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April 4 - April 17, 2016

 

This newsletter is sent biweekly to subscribers of STEM|PROF, a moderated listserve. The purpose of STEM|PROF is to advance efforts that prepare future STEM faculty as effective undergraduate instructors and mentors. STEM|PROF gathers news, research, and events from four areas: teaching development for current and future faculty; undergraduate STEM education; doctoral education; and academic career formation. STEM|PROF is hosted by the Longitudinal Study of Future STEM Scholars.


 

The Power of Grad Student Teaching

A new study in the Economics of Education Review finds that undergraduates who take their first course in a given subject from a graduate student are nearly twice as likely to subsequently major in that subject, compared to their peers who take the same course with full-time faculty. The study provides evidence that the academic and professional benefits of graduate student teaching experiences extend to undergraduates as well.

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The Subtle Ways Gender Gaps Persist in Science

A forthcoming paper by Cassidy R. Sugimoto, professor of informatics at Indiana University at Bloomington, shows that women in science fields are disproportionately performing experimental work such as pipetting, centrifuging, and sequencing; meanwhile, men are more likely to be credited for analyzing data, conceiving experiments, or writing the study. Sugimoto’s study, and others like it, demonstrate persistent implicit biases against women in science.

Newsletter
 

NSF Director Cordova on Advice for Graduate Students

France A. Cordova, director of the National Science Foundation, addresses a question she is often asked: What advice would you give to graduate students? She encourages readers to explore as much as possible in order to find “eureka” moments, to engage in passions outside research, and rejoice in having career options both inside and outside of academia.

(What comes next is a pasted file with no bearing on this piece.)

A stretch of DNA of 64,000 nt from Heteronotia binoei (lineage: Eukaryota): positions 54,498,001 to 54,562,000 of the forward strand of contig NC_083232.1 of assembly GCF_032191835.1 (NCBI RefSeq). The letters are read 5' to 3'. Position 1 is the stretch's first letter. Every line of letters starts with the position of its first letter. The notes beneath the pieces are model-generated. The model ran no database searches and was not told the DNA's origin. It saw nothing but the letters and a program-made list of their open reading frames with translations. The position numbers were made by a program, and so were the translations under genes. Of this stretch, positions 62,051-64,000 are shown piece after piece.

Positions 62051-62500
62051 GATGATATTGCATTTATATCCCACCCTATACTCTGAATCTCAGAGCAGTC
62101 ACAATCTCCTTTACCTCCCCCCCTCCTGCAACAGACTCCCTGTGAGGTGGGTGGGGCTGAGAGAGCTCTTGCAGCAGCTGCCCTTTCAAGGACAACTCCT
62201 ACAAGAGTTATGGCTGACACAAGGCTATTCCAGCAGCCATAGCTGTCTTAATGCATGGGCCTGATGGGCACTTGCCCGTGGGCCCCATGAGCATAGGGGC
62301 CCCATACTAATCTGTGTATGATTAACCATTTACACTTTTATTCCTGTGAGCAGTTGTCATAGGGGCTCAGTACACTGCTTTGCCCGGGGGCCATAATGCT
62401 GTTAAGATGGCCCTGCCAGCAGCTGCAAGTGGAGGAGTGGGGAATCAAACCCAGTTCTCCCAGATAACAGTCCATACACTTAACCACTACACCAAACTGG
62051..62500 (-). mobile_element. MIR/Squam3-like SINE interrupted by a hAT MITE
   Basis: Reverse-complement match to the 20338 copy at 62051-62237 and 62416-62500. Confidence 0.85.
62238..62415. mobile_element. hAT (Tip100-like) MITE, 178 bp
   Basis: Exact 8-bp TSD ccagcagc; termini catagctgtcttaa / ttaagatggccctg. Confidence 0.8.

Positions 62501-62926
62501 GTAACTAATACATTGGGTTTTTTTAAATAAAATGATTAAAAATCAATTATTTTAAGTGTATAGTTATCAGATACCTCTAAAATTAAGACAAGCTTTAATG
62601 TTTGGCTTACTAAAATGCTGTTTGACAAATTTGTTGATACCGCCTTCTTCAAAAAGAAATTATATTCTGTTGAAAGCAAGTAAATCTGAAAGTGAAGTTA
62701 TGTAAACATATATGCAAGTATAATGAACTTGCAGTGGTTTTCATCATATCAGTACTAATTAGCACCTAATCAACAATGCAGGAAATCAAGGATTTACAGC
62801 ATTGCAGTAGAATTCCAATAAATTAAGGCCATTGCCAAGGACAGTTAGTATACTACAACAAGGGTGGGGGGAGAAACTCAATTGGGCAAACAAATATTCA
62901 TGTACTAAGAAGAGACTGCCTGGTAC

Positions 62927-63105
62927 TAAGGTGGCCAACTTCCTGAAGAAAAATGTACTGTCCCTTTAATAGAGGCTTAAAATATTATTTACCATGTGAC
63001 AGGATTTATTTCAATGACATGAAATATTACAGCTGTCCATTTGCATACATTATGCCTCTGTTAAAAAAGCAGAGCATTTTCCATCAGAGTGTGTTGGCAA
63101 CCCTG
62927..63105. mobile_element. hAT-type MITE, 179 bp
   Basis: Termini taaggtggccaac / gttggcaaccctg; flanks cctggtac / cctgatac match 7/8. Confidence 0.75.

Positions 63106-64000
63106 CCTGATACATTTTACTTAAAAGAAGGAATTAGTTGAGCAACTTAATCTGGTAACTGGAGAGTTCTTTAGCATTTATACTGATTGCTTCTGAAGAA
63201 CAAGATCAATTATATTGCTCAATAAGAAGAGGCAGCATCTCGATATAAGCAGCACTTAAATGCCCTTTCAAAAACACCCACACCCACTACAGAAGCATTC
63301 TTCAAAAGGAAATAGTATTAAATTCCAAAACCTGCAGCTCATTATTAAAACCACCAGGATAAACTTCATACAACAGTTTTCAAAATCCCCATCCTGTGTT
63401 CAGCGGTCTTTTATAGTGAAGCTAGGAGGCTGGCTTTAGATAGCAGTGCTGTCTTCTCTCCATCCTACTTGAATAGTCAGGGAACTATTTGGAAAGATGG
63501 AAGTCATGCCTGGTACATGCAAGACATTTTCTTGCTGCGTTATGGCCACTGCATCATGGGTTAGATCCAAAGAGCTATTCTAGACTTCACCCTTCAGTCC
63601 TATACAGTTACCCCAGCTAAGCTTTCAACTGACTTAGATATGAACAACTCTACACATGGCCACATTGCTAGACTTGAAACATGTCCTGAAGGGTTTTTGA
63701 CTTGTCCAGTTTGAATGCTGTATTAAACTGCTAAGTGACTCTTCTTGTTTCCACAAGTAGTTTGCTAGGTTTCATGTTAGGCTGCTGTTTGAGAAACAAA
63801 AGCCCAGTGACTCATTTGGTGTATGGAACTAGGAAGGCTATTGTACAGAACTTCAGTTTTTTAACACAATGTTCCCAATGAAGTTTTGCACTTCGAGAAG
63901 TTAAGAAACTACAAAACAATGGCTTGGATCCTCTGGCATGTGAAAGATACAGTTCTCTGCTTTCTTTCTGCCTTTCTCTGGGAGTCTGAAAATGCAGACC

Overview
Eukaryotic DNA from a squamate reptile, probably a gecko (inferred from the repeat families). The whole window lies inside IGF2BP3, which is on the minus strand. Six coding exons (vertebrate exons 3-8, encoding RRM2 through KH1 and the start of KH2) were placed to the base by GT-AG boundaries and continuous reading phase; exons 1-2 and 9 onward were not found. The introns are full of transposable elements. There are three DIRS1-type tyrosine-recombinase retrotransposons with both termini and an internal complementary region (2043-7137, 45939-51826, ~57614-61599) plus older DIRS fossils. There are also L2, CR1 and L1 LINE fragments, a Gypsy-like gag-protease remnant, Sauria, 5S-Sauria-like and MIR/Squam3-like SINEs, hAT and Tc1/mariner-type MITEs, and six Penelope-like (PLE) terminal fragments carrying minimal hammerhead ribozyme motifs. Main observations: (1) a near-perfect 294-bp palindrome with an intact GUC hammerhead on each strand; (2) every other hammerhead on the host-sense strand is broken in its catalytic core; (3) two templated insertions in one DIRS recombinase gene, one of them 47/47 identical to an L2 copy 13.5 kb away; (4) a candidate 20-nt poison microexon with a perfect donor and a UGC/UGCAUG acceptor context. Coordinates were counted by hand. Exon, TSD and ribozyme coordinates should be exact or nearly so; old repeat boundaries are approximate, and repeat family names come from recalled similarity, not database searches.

Newsletter
 

Ph.D.s Embrace Alternative Dissertations. The Job Market May Not.

For a variety of reasons, humanities programs at many colleges have started to allow dissertation formats outside of the traditional book-length monograph, but hiring and promotion practices at most universities have not supported this trend. Advisers and doctoral students need to think about how a nontraditional dissertation may impact career prospects.

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She Wanted to Do Her Research. He Wanted to Talk ‘Feelings.’

Plenty of explanations have been proposed about why women are still a minority in many STEM fields. A. Hope Jahren, a professor of geobiology at the University of Hawaii, discusses sexual harassment as one cause. Jahren notes that she has female students approach her about being sexually harassed several times a year by male co-workers, advisors, and professors.

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Is the GRE Even Worth Students’ Time?

Standardized admissions tests can pose obstacles to otherwise talented students, many of whom are disadvantaged minorities. Some professors and researchers have openly denounced the GRE, noting that it undermines diversity and does not add valuable information about a students’ true potential. Even the Educational Testing Service, creator of the GRE, warns that there is only a tenuous connection between test scores and success in graduate school.

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Editor: Mark Connolly, Ph.D. ~  mark.connolly@wisc.edu
Principal Investigator, Longitudinal Study of Future STEM Scholars
and Talking about Leaving, Revisited
Wisconsin Center for Education Research
University of Wisconsin–Madison

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